Whether you're a regular at the local nail salon or like to indulge in a gel manicure every now and then, having your nails trimmed, smoothed, and polished by a professional can feel like the ultimate act of self-care. However, there's a special type of frustration that comes when your nail polish chips just a few days after leaving the salon, or when painful ingrown nails form along your cuticle.

1. not keeping their nails and cuticles moisturized

"Your nails need the same amount of moisture that your face needs," Mabelyn Martin, the creative director at New York City-based nail salon Paintbox, said. "Not hydrating, whether you have gel or regular polish, is the biggest mistake I see women make on a regular basis." Martin recommended using natural oils such as argan oil, sweet almond oil, or jojoba oil, but she said most cuticle oil products are also viable options. Keeping nails hydrated is important no matter what types of manicures you get, or even if you don't wear polish at all, Martin said, but using oils regularly on the cuticle and nail is especially vital for people who get gel manicures. You can evaluate nail damage depending on their flexibility: normal nails are somewhat flexible, but the sturdier and harder the nail, the more chances are that it would break. Since cold weather dries the skin, appropriate cuticle hydration can make a huge difference. Moreover, acetone can be tremendously drying to the nail bed, causing nails to become brittle or even break over time. To counter nail dryness, always keep the cuticle oil handy.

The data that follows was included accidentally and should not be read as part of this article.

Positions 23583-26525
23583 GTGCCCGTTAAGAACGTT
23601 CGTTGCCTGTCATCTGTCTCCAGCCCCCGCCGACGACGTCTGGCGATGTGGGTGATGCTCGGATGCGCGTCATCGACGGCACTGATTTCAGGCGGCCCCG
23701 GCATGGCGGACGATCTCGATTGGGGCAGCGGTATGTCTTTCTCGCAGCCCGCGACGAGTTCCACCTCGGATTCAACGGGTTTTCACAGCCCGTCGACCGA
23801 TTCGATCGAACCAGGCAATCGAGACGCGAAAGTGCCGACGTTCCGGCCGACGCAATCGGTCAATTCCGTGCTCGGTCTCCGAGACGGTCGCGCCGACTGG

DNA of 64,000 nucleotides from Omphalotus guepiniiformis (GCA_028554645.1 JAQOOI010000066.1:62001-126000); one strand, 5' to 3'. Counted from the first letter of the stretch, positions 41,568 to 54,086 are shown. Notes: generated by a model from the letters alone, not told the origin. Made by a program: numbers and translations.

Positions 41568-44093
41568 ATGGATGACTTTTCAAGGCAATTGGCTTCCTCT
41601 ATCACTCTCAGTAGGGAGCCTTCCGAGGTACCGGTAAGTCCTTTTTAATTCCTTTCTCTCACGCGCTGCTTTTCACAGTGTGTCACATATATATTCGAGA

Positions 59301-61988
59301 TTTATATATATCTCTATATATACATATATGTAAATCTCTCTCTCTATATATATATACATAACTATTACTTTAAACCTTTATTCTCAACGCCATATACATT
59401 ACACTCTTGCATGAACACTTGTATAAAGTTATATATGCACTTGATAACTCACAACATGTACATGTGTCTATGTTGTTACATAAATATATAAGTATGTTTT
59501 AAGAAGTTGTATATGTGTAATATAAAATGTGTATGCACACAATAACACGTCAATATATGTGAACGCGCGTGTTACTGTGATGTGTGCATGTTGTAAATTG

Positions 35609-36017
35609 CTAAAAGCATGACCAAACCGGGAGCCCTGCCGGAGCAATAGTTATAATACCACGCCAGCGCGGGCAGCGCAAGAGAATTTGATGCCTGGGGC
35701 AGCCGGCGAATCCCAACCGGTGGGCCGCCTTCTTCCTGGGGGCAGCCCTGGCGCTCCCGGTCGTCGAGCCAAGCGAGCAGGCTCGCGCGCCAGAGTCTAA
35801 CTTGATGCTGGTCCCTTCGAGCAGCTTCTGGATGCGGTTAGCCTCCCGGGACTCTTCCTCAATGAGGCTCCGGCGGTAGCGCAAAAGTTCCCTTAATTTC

2. Using nail strengtheners that contain harsh chemicals, like formaldehyde, is very bad for nails

Some nail-strengthening products contain chemicals that tend to be too harsh for people's nails, Martin said. "Women should be careful with nail strengtheners because they tend to be too harsh. I see people use them all the time, and they can be extremely damaging," Martin said. Martin explained that nail strengtheners often contain formaldehyde, which can harden and dry out the nail, making it more likely to crack. "Those products make the nail like a piece of glass — hard, sure, but extremely breakable," Martin said. "Instead, women should just use cuticle oil to make their nails stronger. Using oils consistently will make the nail more bendable and pliable, and that's what you want. . . it's better than having a dry, breakable nail."

3. Peeling or picking off gel polish can cause major nail damage

Picking at gel polish or peeling it off the nail completely is a sure-fire way to cause damage. She said most gel polish manicures should last about two weeks, but if the polish begins to peel earlier, she recommends trying to avoid ripping it off the nail. Once you cause that damage from picking off the gel, you have to wait until the entire nail grows out in order to have a clean slate.

4. You’re removing an old gel manicure without professional help.

Once a gel manicure is on its last leg, you may be tempted to remove it yourself, but experts advise against it. The safest way to remove gel polish is by a professional.

If you absolutely can’t make it to the salon for removal, we advises you first gently file the top of the polish to remove the shine, which allows the acetone to penetrate and dissolve the gel easier. Next, soak cotton balls in acetone (a chemical commonly used in gel nail polish removal), apply a cotton ball to each nail, and wrap it in tin foil. Leave the wraps on for 10 to 15 minutes, and then, using a wooden cuticle pusher, gently push the gel off of the nail plates. To finish, lightly buff the surface of the nail with a buffing tool, and apply oil to your nails and cuticles to rehydrate.

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